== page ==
After reading the initial gut reactions of the media in the hours after the NFC title game last Sunday, one would think that the Super Bowl on Feb. 7 will be a mere formality.
Peyton Manning, in his diamond-studded chariot and golden flowing robes will throw for 688 yards and 12 touchdowns in a grand and glorious victory.
The Saints might as well even not show up.
Thanks, John Clayton. Thank you, ESPN experts.
I'm exaggerating, of course. But you would think that at worst, folks would hint at a shootout.
But no. The portrayal in the media hints at a much wider gulf than what Vegas says (the Colts were initial four point favorites).
Why is it that the gritty-at-best New York Jets were a "threat," but the high octane Saints are predicted to get shellacked?
Granted, there are stories out there that do, indeed, favor New Orleans. But I'm talking about the big picture and overall perception.
The media are essentially looking a gift horse in the mouth, in my opinion. Remember a few weeks ago, when both Indianapolis and New Orleans were 13-0, the first time in history two teams had done so at the same time?
This Super Bowl was the dream matchup that most of us were sure wouldn't happen. "Too good to be true" was no doubt the prevailing sentiment.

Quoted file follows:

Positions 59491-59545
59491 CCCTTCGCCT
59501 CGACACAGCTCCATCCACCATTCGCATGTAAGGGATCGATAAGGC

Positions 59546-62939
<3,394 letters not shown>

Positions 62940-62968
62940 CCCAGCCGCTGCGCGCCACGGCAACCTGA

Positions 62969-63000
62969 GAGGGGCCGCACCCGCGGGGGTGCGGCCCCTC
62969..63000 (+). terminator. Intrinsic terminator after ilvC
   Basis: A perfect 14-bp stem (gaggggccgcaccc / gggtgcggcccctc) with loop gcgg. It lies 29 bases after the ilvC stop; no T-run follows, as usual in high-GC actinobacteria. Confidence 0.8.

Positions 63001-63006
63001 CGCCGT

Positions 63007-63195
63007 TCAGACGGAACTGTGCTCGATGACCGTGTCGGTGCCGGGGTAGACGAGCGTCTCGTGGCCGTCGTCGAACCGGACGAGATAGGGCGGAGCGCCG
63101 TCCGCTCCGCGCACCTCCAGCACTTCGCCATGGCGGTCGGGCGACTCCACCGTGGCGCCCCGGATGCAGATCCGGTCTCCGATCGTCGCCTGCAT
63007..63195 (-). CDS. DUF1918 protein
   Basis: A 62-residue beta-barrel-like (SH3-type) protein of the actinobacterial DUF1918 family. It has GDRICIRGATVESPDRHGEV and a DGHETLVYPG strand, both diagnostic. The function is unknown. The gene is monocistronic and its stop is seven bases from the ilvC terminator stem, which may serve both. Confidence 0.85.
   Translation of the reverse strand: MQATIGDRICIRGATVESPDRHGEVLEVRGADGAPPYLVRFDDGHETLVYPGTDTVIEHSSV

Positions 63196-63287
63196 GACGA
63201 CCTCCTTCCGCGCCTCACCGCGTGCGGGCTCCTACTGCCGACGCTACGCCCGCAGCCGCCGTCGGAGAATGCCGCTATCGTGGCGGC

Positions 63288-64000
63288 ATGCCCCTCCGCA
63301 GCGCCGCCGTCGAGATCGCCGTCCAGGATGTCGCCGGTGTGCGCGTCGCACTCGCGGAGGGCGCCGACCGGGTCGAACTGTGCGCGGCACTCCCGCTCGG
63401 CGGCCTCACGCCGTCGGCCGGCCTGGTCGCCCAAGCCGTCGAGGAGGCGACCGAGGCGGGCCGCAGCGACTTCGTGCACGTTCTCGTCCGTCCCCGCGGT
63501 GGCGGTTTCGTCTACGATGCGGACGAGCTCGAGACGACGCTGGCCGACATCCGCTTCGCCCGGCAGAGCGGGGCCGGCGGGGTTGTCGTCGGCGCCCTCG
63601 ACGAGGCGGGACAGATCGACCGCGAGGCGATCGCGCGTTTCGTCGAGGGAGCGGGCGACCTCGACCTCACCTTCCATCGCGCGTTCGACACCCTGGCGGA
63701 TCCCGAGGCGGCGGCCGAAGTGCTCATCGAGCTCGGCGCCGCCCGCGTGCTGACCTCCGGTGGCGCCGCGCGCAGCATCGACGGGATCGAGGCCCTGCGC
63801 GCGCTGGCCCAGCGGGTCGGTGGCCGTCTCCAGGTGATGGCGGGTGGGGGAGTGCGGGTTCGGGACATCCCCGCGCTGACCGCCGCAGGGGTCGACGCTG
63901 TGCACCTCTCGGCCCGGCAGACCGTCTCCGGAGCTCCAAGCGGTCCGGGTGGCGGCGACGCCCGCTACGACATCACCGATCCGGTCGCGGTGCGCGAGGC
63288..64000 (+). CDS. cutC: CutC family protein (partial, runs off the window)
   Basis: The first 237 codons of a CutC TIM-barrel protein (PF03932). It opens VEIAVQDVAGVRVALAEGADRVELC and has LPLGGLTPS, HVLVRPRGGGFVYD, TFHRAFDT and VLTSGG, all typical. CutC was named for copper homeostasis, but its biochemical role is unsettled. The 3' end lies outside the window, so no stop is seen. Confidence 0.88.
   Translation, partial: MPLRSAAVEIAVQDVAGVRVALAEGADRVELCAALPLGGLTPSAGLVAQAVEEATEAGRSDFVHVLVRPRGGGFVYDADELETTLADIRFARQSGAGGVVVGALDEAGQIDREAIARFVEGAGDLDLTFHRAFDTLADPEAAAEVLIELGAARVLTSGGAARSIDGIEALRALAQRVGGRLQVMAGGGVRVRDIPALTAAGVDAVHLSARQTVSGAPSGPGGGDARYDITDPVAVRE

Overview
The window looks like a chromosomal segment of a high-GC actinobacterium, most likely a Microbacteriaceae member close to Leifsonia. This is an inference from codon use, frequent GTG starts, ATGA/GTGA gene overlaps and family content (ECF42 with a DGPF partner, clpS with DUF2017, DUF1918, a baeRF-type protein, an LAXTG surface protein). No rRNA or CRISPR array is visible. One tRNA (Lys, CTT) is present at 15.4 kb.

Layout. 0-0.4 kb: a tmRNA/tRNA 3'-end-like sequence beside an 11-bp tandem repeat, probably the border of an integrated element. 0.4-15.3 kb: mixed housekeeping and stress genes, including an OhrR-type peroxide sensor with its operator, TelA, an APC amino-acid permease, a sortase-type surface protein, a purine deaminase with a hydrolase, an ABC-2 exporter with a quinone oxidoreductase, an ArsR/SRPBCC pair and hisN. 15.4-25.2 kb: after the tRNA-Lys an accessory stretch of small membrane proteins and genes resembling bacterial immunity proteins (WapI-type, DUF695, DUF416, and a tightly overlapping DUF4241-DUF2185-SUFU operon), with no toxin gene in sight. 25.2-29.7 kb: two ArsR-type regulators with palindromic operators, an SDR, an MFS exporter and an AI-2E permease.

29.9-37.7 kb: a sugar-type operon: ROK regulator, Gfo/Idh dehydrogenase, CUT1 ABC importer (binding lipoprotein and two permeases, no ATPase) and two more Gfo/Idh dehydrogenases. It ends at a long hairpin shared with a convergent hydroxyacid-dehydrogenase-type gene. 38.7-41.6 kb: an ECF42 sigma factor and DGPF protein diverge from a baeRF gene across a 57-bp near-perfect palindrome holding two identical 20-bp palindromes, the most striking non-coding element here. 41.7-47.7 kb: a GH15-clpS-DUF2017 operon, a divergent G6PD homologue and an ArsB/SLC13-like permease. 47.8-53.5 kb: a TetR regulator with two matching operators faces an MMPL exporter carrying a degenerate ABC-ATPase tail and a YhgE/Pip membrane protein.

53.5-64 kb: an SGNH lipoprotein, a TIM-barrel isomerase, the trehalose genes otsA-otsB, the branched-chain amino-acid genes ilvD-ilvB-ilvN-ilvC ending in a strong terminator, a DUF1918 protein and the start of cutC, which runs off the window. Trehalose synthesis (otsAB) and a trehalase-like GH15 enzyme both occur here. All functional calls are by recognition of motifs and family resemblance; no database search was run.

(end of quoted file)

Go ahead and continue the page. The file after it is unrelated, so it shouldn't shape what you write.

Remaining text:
But not now. The Colts stumbled at the end because they rested starters.
The Saints, on the other hand, were a team in serious trouble, remember?
However, after marching through the playoffs, people are still convinced that they're not for real, it seems.
True, the Colts dismantled two tough defensive teams on their way to Miami. But how exactly will Manning fare against an under rated Saints defense that made future Hall of Famers Kurt Warner and Brett Favre look terrible?
Don't forget, Warner and Favre were playing their best football when they ran into the Saints. It wasn't like they were washed up game managers.
I'm not saying that Manning won't eventually figure out the Saints' scheme. I'm not saying the Saints are a lock for the Lombardi Trophy.
I'm just saying it's going to be closer than most folks—at this point, anyway—seem to think.
The press may be charmed by his Oreo commercials and "aw, shucks" charm, but there's still a tough game to be played.
It could very well be Drew Brees in the annual post-Super Bowl "Got Milk?" ad.